British DJ Faces 24 strokes of Cane and 20 years imprisonment in Singapore for Drug Offences After Losing Appeal

The Court of Appeal in Singapore has rejected a bid by a British DJ to raise legal questions related to his sentence of 20 years’ jail and 24 strokes of the cane for two sets of drug offences committed in 2016 and 2018.

Yuen Ye Ming, a London-born, Singapore-based drum, and bass DJ was sentenced to 20 years imprisonment and 24 strokes of the cane on two sets of charges of trafficking, possession, and consumption.

It was the second time the 31-year-old has failed in his attempt to raise legal questions of public interest to Singapore’s highest court. His appeal consisted of three issues, including whether two separate caning sentences can be ordered to be imposed concurrently, instead of cumulatively.

In dismissing Yuen’s case, Chief Justice Sundaresh Menon said the legal requirements for the court to allow his application had not been met.

During the hearing on Wednesday, the judge told his lawyer, M. Ravi, that the apex court has no jurisdiction to determine the legal questions as they had not been decided by the High Court.

“Our powers are constrained by statute,” said Chief Justice Menon. M. Ravi who wasn’t pleased with the judgement issued a statement to VICE News, saying:

“Singapore prides itself on the notion that it’s a nation that is so strict, with zero-tolerance for drugs, and therefore it has functioned well. Singapore is in the league of Iraq, Saudi Arabia, North Korea, and China, as leading proponents of the death penalty. That is quite bizarre for the world to watch – it’s as though Singapore has sought a leadership position that they don’t want to lose.”

Yuen was first arrested on Aug 5, 2016, at a River Valley condominium and found to be carrying drugs. Investigations later revealed that he was selling drugs to fund his lavish lifestyle and repay his gambling debts.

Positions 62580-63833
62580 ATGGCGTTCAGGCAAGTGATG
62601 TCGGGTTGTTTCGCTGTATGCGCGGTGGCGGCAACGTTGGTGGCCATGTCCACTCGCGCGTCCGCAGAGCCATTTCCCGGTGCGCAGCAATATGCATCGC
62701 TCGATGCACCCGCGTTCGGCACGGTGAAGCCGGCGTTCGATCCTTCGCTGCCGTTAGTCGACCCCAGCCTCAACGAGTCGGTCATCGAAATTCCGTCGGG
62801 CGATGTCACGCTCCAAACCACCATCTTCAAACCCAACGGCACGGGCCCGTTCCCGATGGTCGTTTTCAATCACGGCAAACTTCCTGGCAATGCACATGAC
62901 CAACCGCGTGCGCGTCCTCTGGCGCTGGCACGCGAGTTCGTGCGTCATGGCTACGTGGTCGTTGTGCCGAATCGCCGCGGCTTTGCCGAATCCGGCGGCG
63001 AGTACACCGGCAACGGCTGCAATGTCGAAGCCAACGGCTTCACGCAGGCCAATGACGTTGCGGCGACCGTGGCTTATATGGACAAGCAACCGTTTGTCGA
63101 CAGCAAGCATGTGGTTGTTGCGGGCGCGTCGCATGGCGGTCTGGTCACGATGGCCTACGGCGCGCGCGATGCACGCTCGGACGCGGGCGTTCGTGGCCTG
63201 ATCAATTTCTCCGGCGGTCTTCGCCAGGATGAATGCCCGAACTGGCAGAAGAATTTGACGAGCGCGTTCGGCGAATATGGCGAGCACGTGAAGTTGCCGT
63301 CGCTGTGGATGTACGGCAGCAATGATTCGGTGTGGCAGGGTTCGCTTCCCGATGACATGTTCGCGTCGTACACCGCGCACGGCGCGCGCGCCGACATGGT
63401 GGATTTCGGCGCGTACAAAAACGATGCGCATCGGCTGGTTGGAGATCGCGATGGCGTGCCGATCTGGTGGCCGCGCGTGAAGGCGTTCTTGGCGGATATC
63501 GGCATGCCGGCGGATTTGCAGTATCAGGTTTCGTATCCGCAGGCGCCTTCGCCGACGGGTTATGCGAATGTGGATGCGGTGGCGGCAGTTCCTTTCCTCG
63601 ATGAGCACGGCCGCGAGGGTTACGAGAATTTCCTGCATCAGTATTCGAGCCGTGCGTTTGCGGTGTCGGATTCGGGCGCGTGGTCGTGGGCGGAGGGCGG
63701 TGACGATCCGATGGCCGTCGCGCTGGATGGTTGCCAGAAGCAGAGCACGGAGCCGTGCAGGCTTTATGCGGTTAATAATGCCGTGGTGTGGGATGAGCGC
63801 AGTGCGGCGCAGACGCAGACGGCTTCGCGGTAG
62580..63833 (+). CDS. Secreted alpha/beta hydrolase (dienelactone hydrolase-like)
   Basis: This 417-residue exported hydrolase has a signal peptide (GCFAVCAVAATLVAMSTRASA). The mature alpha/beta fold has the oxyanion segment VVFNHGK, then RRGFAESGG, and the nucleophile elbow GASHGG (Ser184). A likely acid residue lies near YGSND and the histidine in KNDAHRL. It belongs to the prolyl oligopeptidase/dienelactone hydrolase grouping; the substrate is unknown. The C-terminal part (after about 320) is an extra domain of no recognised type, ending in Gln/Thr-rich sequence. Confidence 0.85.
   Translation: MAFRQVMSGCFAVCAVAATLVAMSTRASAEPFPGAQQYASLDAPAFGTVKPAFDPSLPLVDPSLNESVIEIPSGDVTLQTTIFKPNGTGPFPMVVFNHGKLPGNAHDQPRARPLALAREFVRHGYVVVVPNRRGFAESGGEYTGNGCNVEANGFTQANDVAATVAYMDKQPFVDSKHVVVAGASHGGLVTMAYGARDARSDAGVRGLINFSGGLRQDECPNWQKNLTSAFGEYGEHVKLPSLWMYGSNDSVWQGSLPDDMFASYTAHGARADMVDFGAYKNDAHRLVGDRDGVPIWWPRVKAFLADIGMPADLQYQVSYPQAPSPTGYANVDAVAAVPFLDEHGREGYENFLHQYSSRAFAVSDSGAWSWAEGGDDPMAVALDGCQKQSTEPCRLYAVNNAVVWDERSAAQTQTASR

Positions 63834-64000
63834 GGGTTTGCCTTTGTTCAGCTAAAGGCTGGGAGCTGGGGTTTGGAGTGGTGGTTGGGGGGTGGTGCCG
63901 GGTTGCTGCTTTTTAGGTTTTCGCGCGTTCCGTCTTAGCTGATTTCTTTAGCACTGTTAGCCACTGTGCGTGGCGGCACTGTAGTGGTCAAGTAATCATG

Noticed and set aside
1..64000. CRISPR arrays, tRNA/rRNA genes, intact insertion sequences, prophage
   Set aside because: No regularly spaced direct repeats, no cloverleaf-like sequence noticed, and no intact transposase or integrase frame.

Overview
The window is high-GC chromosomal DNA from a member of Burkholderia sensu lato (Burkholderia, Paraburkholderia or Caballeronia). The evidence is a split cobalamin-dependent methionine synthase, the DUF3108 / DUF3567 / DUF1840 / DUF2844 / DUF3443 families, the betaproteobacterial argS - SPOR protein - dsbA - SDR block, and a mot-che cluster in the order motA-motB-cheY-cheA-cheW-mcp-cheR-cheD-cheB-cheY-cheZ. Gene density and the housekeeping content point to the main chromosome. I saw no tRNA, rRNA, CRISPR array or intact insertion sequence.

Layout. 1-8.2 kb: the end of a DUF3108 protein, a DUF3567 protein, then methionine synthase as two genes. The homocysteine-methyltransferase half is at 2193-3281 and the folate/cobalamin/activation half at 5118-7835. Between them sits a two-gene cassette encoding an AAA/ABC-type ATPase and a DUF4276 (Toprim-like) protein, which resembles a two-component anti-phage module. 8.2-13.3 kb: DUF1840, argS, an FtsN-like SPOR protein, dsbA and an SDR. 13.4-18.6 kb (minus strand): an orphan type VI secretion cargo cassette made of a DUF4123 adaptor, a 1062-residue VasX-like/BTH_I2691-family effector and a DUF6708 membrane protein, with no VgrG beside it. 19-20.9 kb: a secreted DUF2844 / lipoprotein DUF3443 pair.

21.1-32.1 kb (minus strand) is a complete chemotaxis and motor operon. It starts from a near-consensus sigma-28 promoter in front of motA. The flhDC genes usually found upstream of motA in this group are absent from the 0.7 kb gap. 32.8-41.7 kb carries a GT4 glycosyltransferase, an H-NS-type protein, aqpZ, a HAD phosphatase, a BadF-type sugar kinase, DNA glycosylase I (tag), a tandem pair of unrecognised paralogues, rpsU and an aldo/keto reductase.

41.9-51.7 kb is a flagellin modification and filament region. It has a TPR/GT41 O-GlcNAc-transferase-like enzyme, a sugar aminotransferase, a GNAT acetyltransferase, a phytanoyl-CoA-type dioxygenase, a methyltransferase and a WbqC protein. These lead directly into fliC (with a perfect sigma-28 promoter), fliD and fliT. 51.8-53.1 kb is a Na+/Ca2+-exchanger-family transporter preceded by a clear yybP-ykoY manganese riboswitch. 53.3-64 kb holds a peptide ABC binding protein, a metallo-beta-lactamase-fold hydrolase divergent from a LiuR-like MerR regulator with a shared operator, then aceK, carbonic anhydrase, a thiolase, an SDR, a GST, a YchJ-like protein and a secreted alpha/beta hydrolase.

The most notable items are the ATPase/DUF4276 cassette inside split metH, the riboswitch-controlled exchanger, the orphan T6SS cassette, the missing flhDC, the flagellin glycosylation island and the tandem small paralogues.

At the time of his arrest, he was originally facing the death penalty, but the capital charge was dropped because the net weight of cannabis he was carrying was below the death penalty limit of 500 grams (17.64 ounces) under the Misuse of Drugs Act.

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On Jan 17, 2018, he pleaded guilty to trafficking, possession, and consumption charges, and the case was adjourned for sentencing. While out on bail, Yuen was arrested on Feb 20, 2018, and charged with a second set of trafficking, possession, and consumption offences.

He pleaded guilty to four of the 12 charges on July 18, 2018. On Aug 1, 2018, he was sentenced to a total of 20 years imprisonment and the maximum 24 strokes of the cane by a district judge. He later appealed to the High Court against the sentence but his appeal was dismissed in November 2018.

In 2015, Singapore’s Court of Appeal rejected a challenge that caning is discriminatory and a form of torture. This was also led by M Ravi on behalf of Malaysian drug trafficker Yong Vui Kong, whose original death sentence was reduced to life imprisonment with 15 strokes of the cane.

The United Nations Convention against Torture, of which Singapore is not a signatory, defines torture as:

“any act by which severe pain or suffering, whether physical or mental, is intentionally inflicted on a person”.

“The state has a right to discipline, but the state does not have the right to cause physical injury,” affirms M Ravi. “Caning is racist in origin, it is discriminatory, and it has no rational nexus to the objective of the legislation which is to control and discipline.”


Kwame Sektor

Web Designer and Developer | [email protected] & |Interested in anything Tech. Life is all about 0’s and 1’s. It’s a binary world👍🏽

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